In western Mexico, security forces arrest a son of drug lord "El Chapo". In response, Sinaloa Cartel hitmen set up roadblocks and attack an airport and barracks. Authorities are asking citizens not to leave their homes.
After the arrest of a son of imprisoned drug lord Joaquín "El Chapo" Guzmán, suspected gang members and security forces fought for hours in northwestern Mexico. Criminals blocked buses and trucks on the streets of the city of Culiacán and set the vehicles on fire, television broadcasts showed. Numerous shots were heard.
Armed forces attacked the airport and a barracks, among other things, said Defense Minister Luis Cresencio Sandoval. According to local authorities, one police officer was killed and 18 people were injured. In view of the clashes, Governor Rubén Rocha Moya called on people in Sinaloa to stay in their homes. Schools, public buildings and the Culiacan airport have been closed. The US Embassy in Mexico advised against travel to Sinaloa.
Soldiers had previously arrested Ovidio Guzmán, the Mexican government said. "This is a serious blow to the leadership of the Sinaloa cartel," Sandoval said. After his father's arrest, Guzmán took over part of the Sinaloa cartel and was considered one of the most important dealers in the drug fentanyl in the Latin American country. Together with his brothers, he repeatedly fought clashes with other groups within the Sinaloa cartel. He was arrested once before in 2019 but later released by order of President Andrés Manuel López Obrador to stop heavy fighting between criminals and security forces.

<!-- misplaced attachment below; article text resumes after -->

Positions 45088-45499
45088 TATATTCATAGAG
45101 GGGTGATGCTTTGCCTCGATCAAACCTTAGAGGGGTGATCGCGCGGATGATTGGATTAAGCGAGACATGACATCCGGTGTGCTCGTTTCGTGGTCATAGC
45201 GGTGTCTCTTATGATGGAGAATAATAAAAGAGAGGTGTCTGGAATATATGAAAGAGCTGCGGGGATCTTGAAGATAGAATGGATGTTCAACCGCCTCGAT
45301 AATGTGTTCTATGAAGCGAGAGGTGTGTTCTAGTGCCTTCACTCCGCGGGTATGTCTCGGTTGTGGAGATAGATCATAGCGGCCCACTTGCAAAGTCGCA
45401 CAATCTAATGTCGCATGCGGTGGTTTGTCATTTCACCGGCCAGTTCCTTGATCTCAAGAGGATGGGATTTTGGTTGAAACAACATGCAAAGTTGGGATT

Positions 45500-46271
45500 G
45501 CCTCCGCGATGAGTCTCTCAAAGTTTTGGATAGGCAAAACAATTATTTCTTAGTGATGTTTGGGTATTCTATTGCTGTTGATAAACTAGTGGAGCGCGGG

According to US officials, he runs a number of methamphetamine manufacturing laboratories, manufacturing between 1.5 and 2.5 tons of the drug per month. He is also said to have ordered the murders of informants, rivals and a singer who did not want to sing at his wedding. His father "El Chapo" was one of the most powerful drug dealers in the world. The former head of the Sinaloa cartel smuggled tons of cocaine and heroin into the US and made billions from it. He is also said to have been responsible for up to 3,000 murders. He twice broke out of maximum security prisons in Mexico. After his last arrest, he was extradited to the United States and sentenced to life imprisonment.
Ovidio Guzmán was taken to Mexico City and turned over to the Organized Crime Prosecutor's Office. The US State Department put a $5 million bounty on his head. A Washington court charged him with drug smuggling in 2018. Foreign Minister Marcelo Ebrard has now said, however, that Guzmán will at least not be immediately extradited to the United States.
Next week, Mexican President López Obrador, US President Joe Biden and Canadian Prime Minister Justin Trudeau will meet in Mexico City for the North America Summit. One of the topics at the meeting in the Mexican capital will also be the common security policy.